1850s In Texas: A Prologue

 

As any Texan will tell you,Texas may have come into the Union, but she did it in a grander style than did the other states. There were some things that Texas and Texans just weren’t willing to give up, and land was chief among these.

On the flip side, there were problems that these same Texans did not want, and these problems came mostly in the form of the Indians who roamed the state at will. In fact, according to estimates, there were approximately thirty thousand Indians either living in or roaming through Texas at this time. In an extremely condensed version, here’s what happened:

In 1845, Texas agreed to annex itself to the United States; however, by the terms of the annexation, she retained her public lands. It was also understood that if Texas became a part of the Union, it would be the responsibility of the United States to put troops on the frontier and provide Texans protection from the Indians.

Of course it would be much longer than anyone had anticipated before the U.S. troops would appear in Texas because within the year, they were sent to fight the Mexicans in what we today call the Mexican War, (1846-1848).

Unfortunately, when the first troops did arrive in Texas after the war, they were hardly prepared to take on those Warriors of the Plains who were completely unaware of the rules of battle. Most of these soldiers (many of whom were West Point graduates) knew nothing of the Indians’ habits or their way of life.

Soldiers often came to the frontier equipped with six-pounders and bayonets, and those who had mounts often rode a heavier breed of horse than what was needed to be able to follow a band of marauders for days at a time.

One of the first things the soldiers were authorized to do in the late 1840s was to build a string of forts spread out along the frontier line, from the Red River to theRio Grande. Believe it or not, most of these forts were actually manned by infantrymen who had no way to pursue warring Indians even if they wanted to do so!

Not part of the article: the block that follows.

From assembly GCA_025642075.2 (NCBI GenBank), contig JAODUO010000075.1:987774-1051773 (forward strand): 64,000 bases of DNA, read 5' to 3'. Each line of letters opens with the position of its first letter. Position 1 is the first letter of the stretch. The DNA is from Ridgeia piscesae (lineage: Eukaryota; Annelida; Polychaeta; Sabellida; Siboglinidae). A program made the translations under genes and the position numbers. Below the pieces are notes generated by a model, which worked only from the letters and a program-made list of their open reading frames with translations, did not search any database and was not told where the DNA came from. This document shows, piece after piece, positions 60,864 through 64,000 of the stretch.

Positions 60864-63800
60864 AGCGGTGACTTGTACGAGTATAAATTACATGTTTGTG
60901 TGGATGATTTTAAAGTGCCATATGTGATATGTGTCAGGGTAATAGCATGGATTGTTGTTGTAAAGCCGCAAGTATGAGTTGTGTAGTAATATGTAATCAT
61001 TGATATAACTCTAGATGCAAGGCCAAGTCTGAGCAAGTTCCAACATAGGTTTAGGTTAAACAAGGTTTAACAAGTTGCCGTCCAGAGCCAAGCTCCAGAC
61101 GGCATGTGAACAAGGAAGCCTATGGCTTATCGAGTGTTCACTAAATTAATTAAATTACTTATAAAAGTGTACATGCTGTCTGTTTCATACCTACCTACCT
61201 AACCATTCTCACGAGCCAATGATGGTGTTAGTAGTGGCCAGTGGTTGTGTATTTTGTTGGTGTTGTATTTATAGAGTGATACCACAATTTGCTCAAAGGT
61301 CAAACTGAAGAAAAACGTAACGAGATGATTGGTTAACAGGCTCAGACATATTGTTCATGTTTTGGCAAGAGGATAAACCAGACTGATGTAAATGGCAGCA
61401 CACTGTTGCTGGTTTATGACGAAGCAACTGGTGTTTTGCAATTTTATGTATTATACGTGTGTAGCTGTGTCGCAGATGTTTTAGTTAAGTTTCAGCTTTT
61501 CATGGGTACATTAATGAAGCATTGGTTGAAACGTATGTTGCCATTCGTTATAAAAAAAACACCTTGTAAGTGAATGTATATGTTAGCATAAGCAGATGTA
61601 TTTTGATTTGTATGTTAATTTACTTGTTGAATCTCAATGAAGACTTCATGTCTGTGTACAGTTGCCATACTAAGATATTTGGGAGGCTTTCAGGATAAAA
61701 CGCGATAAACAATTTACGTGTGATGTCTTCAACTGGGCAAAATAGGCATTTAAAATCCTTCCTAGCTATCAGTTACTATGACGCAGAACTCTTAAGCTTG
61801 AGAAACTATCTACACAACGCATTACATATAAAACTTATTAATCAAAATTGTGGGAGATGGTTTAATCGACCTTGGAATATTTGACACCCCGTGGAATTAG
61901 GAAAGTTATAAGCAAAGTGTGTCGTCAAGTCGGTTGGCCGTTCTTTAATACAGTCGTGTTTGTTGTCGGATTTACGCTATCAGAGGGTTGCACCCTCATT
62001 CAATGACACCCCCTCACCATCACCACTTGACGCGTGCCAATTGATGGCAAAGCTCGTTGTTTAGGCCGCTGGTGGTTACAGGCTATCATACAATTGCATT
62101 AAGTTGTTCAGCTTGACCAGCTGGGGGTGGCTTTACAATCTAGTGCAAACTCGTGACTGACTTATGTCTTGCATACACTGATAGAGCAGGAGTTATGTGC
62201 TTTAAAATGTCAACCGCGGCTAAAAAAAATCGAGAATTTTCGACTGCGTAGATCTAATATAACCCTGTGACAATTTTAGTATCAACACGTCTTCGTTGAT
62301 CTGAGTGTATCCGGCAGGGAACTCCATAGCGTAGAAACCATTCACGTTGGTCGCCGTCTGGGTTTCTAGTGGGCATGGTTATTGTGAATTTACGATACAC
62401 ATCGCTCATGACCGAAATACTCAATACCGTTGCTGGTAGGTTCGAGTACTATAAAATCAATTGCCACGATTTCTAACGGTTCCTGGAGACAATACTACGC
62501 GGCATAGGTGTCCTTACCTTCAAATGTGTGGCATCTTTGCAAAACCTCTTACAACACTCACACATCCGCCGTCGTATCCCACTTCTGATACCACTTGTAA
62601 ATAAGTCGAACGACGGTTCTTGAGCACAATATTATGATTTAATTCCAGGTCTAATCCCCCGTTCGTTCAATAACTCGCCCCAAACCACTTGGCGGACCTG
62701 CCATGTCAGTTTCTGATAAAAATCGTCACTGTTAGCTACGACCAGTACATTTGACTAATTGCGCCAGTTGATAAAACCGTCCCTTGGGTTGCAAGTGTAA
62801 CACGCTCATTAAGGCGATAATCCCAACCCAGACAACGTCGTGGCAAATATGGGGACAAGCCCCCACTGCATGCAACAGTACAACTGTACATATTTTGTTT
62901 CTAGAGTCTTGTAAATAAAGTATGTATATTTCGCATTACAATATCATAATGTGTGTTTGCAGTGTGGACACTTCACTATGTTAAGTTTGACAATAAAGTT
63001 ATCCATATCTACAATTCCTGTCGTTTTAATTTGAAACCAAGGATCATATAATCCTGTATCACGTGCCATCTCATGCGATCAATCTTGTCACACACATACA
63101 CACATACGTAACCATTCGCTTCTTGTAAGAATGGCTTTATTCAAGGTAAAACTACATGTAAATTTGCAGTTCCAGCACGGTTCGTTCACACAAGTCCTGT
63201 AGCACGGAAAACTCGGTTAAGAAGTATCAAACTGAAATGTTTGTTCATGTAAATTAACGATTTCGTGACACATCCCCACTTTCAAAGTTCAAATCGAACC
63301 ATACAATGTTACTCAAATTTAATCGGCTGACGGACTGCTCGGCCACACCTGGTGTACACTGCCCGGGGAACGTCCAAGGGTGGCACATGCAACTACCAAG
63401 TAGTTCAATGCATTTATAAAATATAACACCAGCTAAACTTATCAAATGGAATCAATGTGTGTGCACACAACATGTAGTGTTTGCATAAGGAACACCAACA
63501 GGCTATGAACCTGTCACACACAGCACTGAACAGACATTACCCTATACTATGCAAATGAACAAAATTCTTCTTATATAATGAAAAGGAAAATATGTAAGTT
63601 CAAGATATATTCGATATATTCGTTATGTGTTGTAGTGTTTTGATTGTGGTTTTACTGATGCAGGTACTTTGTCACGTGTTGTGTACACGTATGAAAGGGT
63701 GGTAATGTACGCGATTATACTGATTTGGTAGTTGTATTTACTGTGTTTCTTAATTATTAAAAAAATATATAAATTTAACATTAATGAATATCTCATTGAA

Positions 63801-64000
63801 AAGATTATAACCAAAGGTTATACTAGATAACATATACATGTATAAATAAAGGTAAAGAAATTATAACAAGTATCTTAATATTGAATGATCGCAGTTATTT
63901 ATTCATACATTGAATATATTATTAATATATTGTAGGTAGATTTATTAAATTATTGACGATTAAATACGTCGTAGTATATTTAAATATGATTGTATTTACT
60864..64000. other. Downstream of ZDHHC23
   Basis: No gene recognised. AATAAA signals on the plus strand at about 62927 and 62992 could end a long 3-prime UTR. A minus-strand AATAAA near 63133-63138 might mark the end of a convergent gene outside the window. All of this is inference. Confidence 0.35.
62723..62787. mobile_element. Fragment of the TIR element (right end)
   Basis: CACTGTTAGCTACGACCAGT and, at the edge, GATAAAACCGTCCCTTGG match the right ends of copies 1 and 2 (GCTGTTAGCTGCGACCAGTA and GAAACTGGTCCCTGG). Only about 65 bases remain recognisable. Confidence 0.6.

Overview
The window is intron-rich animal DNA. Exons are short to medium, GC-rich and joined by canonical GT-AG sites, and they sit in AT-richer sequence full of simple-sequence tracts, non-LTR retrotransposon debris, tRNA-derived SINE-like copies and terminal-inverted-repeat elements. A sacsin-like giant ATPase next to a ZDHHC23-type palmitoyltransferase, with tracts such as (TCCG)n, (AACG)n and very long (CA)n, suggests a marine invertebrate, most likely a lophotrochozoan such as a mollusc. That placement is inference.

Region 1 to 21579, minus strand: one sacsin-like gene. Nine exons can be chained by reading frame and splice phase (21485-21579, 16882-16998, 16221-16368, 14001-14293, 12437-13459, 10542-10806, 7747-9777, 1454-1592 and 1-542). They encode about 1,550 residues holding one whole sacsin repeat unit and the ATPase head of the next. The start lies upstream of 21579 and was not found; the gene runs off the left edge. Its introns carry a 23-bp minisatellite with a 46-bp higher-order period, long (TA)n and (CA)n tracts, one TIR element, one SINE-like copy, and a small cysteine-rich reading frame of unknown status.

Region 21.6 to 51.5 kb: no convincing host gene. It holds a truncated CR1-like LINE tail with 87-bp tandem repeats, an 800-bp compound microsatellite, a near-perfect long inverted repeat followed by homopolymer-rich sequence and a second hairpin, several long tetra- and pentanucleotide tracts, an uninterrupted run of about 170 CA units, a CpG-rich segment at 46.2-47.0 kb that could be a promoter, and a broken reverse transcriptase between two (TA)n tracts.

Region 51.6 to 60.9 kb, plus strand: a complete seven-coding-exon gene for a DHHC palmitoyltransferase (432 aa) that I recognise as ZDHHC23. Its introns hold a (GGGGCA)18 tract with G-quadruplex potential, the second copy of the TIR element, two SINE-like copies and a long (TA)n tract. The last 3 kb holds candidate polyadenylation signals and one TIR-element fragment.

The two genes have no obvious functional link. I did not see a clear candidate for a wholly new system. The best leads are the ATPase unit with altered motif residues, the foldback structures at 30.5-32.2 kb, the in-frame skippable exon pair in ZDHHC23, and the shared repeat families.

Another thing that no one seemed to understand at the time was that when Texas was annexed to the U.S., the frontier line that demanded protection grew immensely overnight. To put it into 21st century terms, it would seem that the U. S. might have “bit off more than it could chew.” It did not take long for the Texans to become disgusted with the government’s idea of defense.

There was much rhetoric across this country as well as across the world during the years that the idea of annexing Texas was debated. Because of this, the name Texas was constantly in the news. Then, with the hostilities between theUnited States and Mexico escalating into war almost before the ink on the annexation agreement was dry, Texas, with its close proximity to Mexico, found itself once again on the lips of the world.

A recruitment poster could not have been better advertisement, and floods of immigrants began to pour into the state. This, of course, was seen as an invitation for war by those Red Men who had considered Texas land their open range for as long as anyone could remember. It was not long before it was obvious that something had to give.

Then, coupled with all of the other problems confronting the frontier settlers, gold was discovered in Californiain 1849. Overnight, caravans of fortune seekers heading west through Indian land infuriated Native Americans who considered that land unobtrusively theirs.

Again, people cried out for the government to do something, something that would get the Indians out of the way. What the government did was to build another generation of forts about 100 miles west of the first set. For a deeper comprehension, it is necessary to understand the location of this second string of frontier forts.

June 1851-Fort Belknap in Young County, near springs of theBrazos River

November 1851- Fort Phantom Hill about fifty miles southwest of Fort Belknap (near Abilene)

October 28, 1852-Fort Chadbourne in Coke County, about sixty miles southwest of Fort Phantom Hill

1852-Fort Mason, about ninety miles southeast of Fort Chadbourne.

1852-Fort McKavett, about thirty-five miles west of Fort Mason

There would be other forts built, of course. However, in 1854 these were the protection provided to the Texas settlers by the Federal Government. I suppose it was better than nothing, but, of course, it did not work. The forts were too far apart, and remember, they were usually manned with infantry…now what do you suppose the government was thinking?…Citations can be found in The View From the Old Oak Tree, Fredda Davis Jones.

About Fredda Jones

Fredda Davis Jones was raised “in the country” in Comanche County and learned very early that creativity and innovation are traits that can flourish even in small-town Texas and that with enough effort, indeed nothing is impossible, including being married to the same man for over 40 years! Rickey and Fredda have 2 children, 5 grandchildren, and a crazy life that includes sitting in the bleachers several times a week. The rest of her time is spent creating great content for texansunited.com and marketing small-town Texas.
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One Response to 1850s In Texas: A Prologue

  1. kamagra says:

    Good day! Do you use Twitter? I’d like to follow you if that would be ok.
    I’m definitely enjoying your blog and look forward to new posts.

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